In the midst of such heavenly light Peter spoke up with a suggestion: “Rabbi, it is good for us to be here; let us make three dwellings, one for you, one for Moses, and one for Elijah.” Peter may have had the important Jewish festival of Booths in mind. This festival called for the people to make temporary dwellings for outdoor use, remembering how God provided for Israel during the long journey from slavery to the freedom of the Promised Land. But the reading said Peter did not know what to say since he and his companions were terrified. Who wouldn’t be scared when a quiet time of prayer, or a hike up a mountain is suddenly changed by a display of heavenly glory. On top of this a cloud overshadows Peter, James, and John. A voice from the cloud, the voice of Almighty God spoke clearly: “This is my Son, the Beloved: listen to him!” The words remind us of Jesus’ baptism. When Jesus came up out of the water he alone heard the voice from heaven, “You are my beloved Son.” Now the three disciples heard as well. Jesus was more than their rabbi, a teacher to be sure, but also the Son of God. When the disciples present had the nerve to look they saw no one except Jesus. Peter, James, and John, perhaps the three disciples chosen for leadership, heard an important lesson on that mountain; after all the word ‘disciple’ means ‘student’ or ‘learner’. All who follow Jesus must learn the same lesson, Listen to Jesus. This is the key verse for the gospel lesson today.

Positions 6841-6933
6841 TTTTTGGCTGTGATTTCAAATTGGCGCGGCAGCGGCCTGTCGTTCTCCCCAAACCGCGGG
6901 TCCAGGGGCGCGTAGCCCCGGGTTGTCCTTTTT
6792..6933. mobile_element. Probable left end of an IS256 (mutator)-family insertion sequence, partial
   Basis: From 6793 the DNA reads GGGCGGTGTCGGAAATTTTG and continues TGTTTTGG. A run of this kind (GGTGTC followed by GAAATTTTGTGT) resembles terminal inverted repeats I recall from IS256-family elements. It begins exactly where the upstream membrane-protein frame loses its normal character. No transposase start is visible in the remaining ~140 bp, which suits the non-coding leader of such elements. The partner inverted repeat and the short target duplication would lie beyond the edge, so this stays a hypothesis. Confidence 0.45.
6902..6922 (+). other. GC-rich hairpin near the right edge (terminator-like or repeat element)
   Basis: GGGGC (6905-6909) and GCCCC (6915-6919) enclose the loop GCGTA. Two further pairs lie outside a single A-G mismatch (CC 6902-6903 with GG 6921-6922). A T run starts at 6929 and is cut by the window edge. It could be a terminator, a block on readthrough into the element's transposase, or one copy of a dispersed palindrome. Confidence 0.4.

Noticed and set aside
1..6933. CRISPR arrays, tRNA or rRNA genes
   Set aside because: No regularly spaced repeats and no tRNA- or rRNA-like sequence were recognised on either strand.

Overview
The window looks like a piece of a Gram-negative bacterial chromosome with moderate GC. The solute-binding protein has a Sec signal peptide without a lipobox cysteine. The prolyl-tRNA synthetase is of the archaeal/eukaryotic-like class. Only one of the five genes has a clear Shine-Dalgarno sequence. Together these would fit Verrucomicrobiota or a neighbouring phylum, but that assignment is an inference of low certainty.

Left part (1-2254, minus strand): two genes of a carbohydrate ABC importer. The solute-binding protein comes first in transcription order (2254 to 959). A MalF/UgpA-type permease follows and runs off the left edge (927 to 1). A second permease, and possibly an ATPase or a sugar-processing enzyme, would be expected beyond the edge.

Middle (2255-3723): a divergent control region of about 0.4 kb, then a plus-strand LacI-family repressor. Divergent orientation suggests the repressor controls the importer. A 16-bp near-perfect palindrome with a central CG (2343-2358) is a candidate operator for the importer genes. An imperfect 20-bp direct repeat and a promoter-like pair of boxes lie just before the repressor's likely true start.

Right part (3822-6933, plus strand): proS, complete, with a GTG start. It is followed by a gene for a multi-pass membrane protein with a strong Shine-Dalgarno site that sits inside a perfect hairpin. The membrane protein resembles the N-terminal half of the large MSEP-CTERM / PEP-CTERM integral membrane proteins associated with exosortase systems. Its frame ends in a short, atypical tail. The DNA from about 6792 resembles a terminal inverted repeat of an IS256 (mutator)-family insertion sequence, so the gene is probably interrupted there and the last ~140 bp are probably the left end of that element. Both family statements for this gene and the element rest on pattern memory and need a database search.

Peter, James, and John had trouble listening to Jesus. I think we can have the same trouble ourselves. Prior to the gospel today Jesus told his followers that he would undergo great suffering and be killed, and after three days rise from the dead. Peter took Jesus aside to correct him. But Jesus rebuked Peter sternly for setting his mind on human things, and not divine things. And Jesus told them to listen: if they want to follow him it is necessary for them to deny themselves and take up the cross. But they would not listen. They could not listen. Can we really listen to Jesus who said ‘who ever wishes to become great among you must be your servant, and whoever wishes to be first among you must be slave of all. For the Son of Man came not to be served, but to serve and give his life as a ransom for many.” The world does not think that way or teach such things.

Listen to Jesus. Peter witnessed heavenly glory on the mountain top. But Jesus did not come to this world to be a mountain-climb instructor. He came to be our Advocate. In the first letter of John we read, “If anyone does sin, we have an advocate with the Father, Jesus Christ the righteous, and he is the atoning sacrifice for our sins, and not for ours only, but also for the sins of the whole world.” In the 13th chapter of Hebrews we read, “Keep yourselves free from the love of money, and be content with what you have; for Jesus said, ‘I will never leave or forsake you.’ So we can say with confidence ‘The Lord is my helper; I will not be afraid. What can anyone do to me?” We must listen to Jesus and the good news of him being our advocate who takes away our sin and will never forget or forsake us.